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The High-Value Commodity Export Effects of Standards in Africa

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  • Olayinka Idowu Kareem

Abstract

The stringency in standards usage, especially in developed markets, has trade effects, particularly for Africa. Thus, this study investigated the export effects of the EU standards for Africa in a two-step, Helpman et al. (2008) model for two high-value commodities. In all, 52 African countries were considered from 1995 to 2012. This study finds that fish standards are trade enhancing at the extensive margins, but not at the intensive margins. However, vegetable standards are trade inhibiting at both the extensive and intensive margins. Thus, these findings suggest that the impacts of standards on exports are commodity-specific.

Suggested Citation

  • Olayinka Idowu Kareem, 2016. "The High-Value Commodity Export Effects of Standards in Africa," The International Trade Journal, Taylor & Francis Journals, vol. 30(3), pages 237-259, May.
  • Handle: RePEc:taf:uitjxx:v:30:y:2016:i:3:p:237-259
    DOI: 10.1080/08853908.2016.1138909
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    References listed on IDEAS

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    1. Chemnitz, Christine & Grethe, Harald & Kleinwechter, Ulrich, 2007. "Quality Standards for Food Products - A Particular Burden for Small Producers in Developing Countries?," 106th Seminar, October 25-27, 2007, Montpellier, France 7926, European Association of Agricultural Economists.
    2. Pramila Crivelli & Jasmin Groeschl, 2016. "The Impact of Sanitary and Phytosanitary Measures on Market Entry and Trade Flows," The World Economy, Wiley Blackwell, vol. 39(3), pages 444-473, March.
    3. Bo Xiong & John Beghin, 2013. "Aflatoxin redux: Does European Aflatoxin regulation hurt groundnut exporters from Africa?," European Review of Agricultural Economics, Foundation for the European Review of Agricultural Economics, vol. 40(5), pages 895-895, December.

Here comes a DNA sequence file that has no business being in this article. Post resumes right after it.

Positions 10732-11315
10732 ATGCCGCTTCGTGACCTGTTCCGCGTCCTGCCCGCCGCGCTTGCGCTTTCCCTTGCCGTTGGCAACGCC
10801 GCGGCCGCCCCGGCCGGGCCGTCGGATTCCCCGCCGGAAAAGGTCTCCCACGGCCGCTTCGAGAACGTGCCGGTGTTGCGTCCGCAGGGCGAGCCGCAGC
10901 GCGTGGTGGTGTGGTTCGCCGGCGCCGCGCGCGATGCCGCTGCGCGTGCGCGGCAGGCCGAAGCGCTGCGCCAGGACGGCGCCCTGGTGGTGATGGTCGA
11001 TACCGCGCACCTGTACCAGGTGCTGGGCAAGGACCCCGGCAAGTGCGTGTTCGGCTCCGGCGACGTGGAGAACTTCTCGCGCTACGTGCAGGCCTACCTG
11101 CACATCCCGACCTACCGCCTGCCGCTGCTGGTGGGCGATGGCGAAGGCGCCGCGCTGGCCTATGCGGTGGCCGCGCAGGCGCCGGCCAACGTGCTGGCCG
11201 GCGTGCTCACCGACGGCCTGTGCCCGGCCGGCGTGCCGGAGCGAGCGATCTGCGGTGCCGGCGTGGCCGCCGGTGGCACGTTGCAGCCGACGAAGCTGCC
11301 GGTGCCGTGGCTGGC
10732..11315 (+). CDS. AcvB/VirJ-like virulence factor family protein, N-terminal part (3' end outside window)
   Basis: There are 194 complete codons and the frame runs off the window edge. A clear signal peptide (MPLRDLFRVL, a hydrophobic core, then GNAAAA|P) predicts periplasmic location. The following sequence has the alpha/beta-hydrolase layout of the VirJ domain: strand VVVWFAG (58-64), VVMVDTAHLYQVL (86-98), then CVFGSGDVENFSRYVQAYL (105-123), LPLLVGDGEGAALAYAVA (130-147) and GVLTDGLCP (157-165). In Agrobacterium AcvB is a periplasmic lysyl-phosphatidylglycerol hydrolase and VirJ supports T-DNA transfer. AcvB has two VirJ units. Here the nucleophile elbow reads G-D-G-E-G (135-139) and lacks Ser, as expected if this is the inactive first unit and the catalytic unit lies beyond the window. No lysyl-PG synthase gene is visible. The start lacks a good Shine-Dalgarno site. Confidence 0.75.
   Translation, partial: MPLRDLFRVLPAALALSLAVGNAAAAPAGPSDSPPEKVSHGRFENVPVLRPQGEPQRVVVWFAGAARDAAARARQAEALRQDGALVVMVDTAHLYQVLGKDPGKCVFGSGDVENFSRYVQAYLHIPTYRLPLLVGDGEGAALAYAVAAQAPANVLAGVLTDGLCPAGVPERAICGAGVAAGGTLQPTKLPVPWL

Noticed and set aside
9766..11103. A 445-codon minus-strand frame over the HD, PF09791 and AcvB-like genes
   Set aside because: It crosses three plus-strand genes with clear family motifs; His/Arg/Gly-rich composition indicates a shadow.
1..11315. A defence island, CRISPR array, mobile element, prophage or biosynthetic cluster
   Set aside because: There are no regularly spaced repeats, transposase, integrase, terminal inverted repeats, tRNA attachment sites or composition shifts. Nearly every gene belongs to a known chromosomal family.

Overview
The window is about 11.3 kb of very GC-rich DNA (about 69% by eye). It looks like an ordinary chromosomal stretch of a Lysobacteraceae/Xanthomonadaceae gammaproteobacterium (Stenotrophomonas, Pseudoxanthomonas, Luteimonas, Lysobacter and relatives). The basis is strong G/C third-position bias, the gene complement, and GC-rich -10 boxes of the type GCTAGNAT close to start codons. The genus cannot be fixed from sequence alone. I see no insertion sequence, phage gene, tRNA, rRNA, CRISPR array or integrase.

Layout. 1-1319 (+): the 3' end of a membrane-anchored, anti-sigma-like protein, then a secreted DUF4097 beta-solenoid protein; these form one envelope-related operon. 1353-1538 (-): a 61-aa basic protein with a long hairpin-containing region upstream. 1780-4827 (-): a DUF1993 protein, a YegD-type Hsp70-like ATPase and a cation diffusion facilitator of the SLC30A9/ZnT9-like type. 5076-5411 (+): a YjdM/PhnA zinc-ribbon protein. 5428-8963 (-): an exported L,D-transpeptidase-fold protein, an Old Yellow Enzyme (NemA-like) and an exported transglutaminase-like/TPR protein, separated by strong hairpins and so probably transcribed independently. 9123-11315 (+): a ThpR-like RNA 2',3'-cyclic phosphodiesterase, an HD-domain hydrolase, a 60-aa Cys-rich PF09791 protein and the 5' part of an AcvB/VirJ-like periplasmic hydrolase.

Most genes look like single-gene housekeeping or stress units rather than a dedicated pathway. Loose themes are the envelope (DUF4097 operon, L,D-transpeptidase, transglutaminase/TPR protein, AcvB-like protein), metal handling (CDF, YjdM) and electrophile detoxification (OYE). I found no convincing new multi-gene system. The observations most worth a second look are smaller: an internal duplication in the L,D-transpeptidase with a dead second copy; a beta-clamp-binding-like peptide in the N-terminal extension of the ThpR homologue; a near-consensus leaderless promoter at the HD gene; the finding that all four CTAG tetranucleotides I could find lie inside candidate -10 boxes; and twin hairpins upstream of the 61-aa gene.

4. Alessandro Nicita & Marina Murina, 2014. "Trading With Conditions: The Effect Of Sanitary And Phytosanitary Measures On Lower Income Countries’ Agricultural Exports," UNCTAD Blue Series Papers 68, United Nations Conference on Trade and Development.
    5. Okello, Julius Juma & Narrod, Clare & Roy, Devesh, 2007. "Food safety requirements in African green bean exports and their impact on small farmers:," IFPRI discussion papers 737, International Food Policy Research Institute (IFPRI).
    6. Jaffee, Steven & Henson, Spencer, 2004. "Standards and agro-food exports from developing countries: rebalancing the debate," Policy Research Working Paper Series 3348, The World Bank.
    7. Marco Fugazza, 2013. "The Economics Behind Non-Tariff Measures: Theoretical Insights And Empirical Evidence," UNCTAD Blue Series Papers 57, United Nations Conference on Trade and Development.
    8. Asfaw, Solomon & Mithofer, Dagmar & Waibel, Hermann, 2007. "What Impact Are EU Supermarket Standards Having on Developing Countries Export of High-Value Horticultural Products? Evidence from Kenya," 105th Seminar, March 8-10, 2007, Bologna, Italy 7870, European Association of Agricultural Economists.
    9. World Bank, 2005. "Food Safety and Agricultural Health Standards : Challenges and Opportunities for Developing Country Exports," World Bank Other Operational Studies 8491, The World Bank.
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    Cited by:

    1. Santeramo, Fabio G., 2017. "On Non-Tariff Measures and Changes in Trade Routes: From North-North to South-South Trade?," 2017 International Congress, August 28-September 1, 2017, Parma, Italy 263493, European Association of Agricultural Economists.
    2. Fabio Gaetano Santeramo & Emilia Lamonaca, 2019. "On the impact of non-tariff measures on trade performances of the African agri-food sector," Agrekon, Taylor & Francis Journals, vol. 58(4), pages 389-406, October.

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